I’ve just upgraded my desktop computer system. I’ve replaced the CPU, motherboard, RAM, power supply unit, and disk drive. In fact what I’ve really done is build a new computer in the existing case, keeping only my keyboard, mouse and monitor.
I’ve not had any problems, apart from the fact that the pesky little screws that hold things together seem smaller and more fiddly than I remember, but that may just be my ageing fingers.
Incidentally I replaced the existing hard disk drive with a solid state drive or SSD. This is neither disk shaped nor does it have any moving parts, so its name is a bit misleading.
I’d had the previous computer for several years, so why did I replace it? Well, it was getting a little slow and some things ran very slowly on it. When I did a backup it would slow almost to a crawl. Its slowness was my fault really as I was trying to run far too much stuff on it. If I merely browsed the Internet and received and sent mail, and got rid of all the other baggage that I had acquired, it would probably have sufficed.
But where’s the fun in that! Having been system administrator in the past, I see interesting things coming through, like programs that simulate the running of an Android phone, so that you can write and test them on your desktop,. Wow! Now all I need is an idea for a killer app that can make me buckets of money.
So that went on the desktop, and I tried it out and lo! It worked fine. Then I moved on to something else and the killer app never got written. That seems to be the way that it goes with me – I see something cool, install it, and get it working, but once I get a handle on how it behaves, I lose interest.
I have nothing but admiration for people who have an idea, who then program it up, put it out there for people to try, and then deal with the inevitable bug reports and requests for enhancements and changes. Sometimes they modify and support the programs that they write for decades. Of course if they get bored with the whole thing, they can walk away from their baby and either the program becomes “abandonware” or someone else takes up the baton.
I can program though. I’ve written and supported programs and scripts which I’ve written for my job as systems administrator, and even at home I’ve written backup scripts and programs which are useful and, for the moment, complete, but I’ve got dozens of others which I started but did not complete for some reason or other.
The “dot org” version is an Open Source project with hundreds of volunteers writing code, packaging and otherwise making WordPress available to anyone wants to download it and use it on the computers that they operate and use.
However, many people don’t want to do download and run it themselves, either because they don’t have that sort of access to the computers that they use, or they are not technically competent enough, so the “dot com” version of the program is provided for people who simply want to use WordPress and not maintain it.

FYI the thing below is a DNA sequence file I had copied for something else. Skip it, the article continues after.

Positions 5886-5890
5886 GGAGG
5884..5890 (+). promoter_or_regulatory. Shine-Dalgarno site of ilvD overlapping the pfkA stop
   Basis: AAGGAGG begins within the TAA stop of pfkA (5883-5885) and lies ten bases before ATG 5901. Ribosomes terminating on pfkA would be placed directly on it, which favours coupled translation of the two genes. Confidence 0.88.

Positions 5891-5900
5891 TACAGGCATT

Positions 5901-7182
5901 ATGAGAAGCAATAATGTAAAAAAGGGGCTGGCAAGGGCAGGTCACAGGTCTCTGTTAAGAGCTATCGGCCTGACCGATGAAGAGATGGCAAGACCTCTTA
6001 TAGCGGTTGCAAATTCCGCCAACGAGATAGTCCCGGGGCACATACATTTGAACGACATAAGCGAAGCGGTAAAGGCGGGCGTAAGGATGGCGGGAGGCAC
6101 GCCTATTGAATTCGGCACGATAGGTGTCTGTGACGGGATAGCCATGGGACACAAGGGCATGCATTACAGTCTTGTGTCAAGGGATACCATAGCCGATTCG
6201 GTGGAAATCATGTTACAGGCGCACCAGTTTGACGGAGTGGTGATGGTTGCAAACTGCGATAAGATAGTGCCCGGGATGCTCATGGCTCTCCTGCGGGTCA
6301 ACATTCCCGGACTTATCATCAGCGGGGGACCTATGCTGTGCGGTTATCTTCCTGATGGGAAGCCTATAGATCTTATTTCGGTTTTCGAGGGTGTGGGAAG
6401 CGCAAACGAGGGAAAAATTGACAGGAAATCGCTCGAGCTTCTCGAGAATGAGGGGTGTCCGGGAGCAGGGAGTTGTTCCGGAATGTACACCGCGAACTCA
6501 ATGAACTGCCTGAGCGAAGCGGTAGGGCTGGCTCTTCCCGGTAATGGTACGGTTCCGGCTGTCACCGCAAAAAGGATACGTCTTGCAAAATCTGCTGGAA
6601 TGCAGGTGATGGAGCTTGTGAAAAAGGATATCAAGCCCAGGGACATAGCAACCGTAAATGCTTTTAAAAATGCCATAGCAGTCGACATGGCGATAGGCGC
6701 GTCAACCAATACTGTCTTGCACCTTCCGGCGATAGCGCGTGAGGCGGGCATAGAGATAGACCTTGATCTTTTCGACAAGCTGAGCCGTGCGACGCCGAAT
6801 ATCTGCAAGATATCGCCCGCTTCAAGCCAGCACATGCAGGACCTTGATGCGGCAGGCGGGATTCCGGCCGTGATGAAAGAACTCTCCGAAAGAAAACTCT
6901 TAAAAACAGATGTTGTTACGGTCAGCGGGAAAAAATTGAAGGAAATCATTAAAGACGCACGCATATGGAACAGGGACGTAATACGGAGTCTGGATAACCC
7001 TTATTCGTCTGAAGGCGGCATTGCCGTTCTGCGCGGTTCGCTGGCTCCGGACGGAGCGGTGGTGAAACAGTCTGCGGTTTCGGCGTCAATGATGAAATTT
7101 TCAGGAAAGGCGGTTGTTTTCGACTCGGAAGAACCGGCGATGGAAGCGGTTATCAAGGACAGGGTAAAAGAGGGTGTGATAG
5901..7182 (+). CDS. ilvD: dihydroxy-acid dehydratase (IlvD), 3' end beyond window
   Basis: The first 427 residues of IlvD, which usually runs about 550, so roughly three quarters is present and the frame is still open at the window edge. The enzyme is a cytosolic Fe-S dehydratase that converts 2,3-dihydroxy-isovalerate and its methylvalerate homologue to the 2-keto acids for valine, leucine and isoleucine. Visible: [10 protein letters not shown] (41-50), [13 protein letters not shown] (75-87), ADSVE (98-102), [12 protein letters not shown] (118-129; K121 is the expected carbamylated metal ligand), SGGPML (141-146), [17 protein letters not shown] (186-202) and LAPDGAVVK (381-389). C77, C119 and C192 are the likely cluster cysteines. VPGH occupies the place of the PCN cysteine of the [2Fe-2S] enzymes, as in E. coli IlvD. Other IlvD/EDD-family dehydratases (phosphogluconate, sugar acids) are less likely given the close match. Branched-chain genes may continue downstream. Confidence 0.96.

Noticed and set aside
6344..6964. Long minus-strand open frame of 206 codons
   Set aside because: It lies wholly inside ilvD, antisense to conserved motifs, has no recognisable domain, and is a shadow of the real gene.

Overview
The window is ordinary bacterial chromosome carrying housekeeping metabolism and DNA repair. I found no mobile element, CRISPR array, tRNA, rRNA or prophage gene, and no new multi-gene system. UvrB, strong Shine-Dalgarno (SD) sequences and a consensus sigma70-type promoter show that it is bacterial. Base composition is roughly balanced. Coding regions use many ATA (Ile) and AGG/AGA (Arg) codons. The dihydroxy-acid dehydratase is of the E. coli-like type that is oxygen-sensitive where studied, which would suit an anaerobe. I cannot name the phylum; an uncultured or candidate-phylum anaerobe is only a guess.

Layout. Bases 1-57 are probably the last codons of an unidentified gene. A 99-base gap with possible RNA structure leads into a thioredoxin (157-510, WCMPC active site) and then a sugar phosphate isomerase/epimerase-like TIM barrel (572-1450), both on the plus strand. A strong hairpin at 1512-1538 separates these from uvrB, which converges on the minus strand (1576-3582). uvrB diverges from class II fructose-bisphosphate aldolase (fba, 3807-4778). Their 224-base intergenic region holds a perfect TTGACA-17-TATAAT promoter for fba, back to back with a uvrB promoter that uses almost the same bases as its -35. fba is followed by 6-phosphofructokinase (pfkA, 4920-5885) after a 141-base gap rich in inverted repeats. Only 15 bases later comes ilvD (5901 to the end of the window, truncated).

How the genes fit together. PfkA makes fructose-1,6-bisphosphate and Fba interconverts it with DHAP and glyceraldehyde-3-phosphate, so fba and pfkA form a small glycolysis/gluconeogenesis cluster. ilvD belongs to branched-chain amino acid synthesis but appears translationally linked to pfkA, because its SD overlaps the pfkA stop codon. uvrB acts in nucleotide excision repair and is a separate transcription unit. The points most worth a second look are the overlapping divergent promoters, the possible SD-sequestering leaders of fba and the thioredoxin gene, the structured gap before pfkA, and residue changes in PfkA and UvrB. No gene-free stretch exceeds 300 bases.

I set up this blog on WordPress.com initially, but wondered if it would be a good idea to run the WordPress.org version instead. So I downloaded it and installed it, and bingo! A clone of WordPress.com. Which was OK, but then I was faced with the need to find somewhere visible to host it – it’s no good having a blog if people can’t see it!
In the end I decided to stay with WordPress.com as I didn’t need anything different from that version, and using WordPress.com avoid the hosting hassles. For a simple blog, without any esoteric bells and whistles, it is ideal. It can also be used for more complex situations, provided they don’t need changes to the core code.
Incidentally I started out with a Drupal site. I love Drupal and still have a Drupal site on my computer, which I tinker with occasionally. It’s a much more complex beast than WordPress (though WordPress is very flexible and extendable), but in the end, I don’t need the complexities at this time, so I moved to WordPress. One is not better than the other, they are just different.
Of course, I’ve tried many other content management or blogging tools and frameworks. A framework can be thought of as a “do it yourself” type of website building tool, a few steps up from writing HTML, and several steps below a complete content management or blogging system.
All the discarded and forgotten stuff on my computer was obviously slowing it down, but arguably more importantly, technology has moved on. The old CPU had a single core, whereas the new one has ten! Two gigabytes of memory was proving restrictive. The disks were old and slow.
So the upgrade happened and I’m very pleased with it. The CPU (currently) barely breaks into a canter. The RAM is extensive, and I’m sure there are bits that haven’t been touched! Above all the new SSD is fast and my browser opens in a snap. No doubt I’ll think of things to eventually slow it down, but for the moment it is great. All the crud is gone, but I still have it backed up. Once a sysadmin always a sysadmin – always take backups of your backups and never throw anything away!
Above all it is quiet! There is no disk noise, and the CPU fan is also quiet. I was telling my daughter how quiet it was and sure enough we couldn’t hear it running. OK, there was a bit of ambient noise from the grand-rats and the dog, but it was quiet. It wasn’t until they had gone that I discovered that it was actually switched off! But it really is that quiet.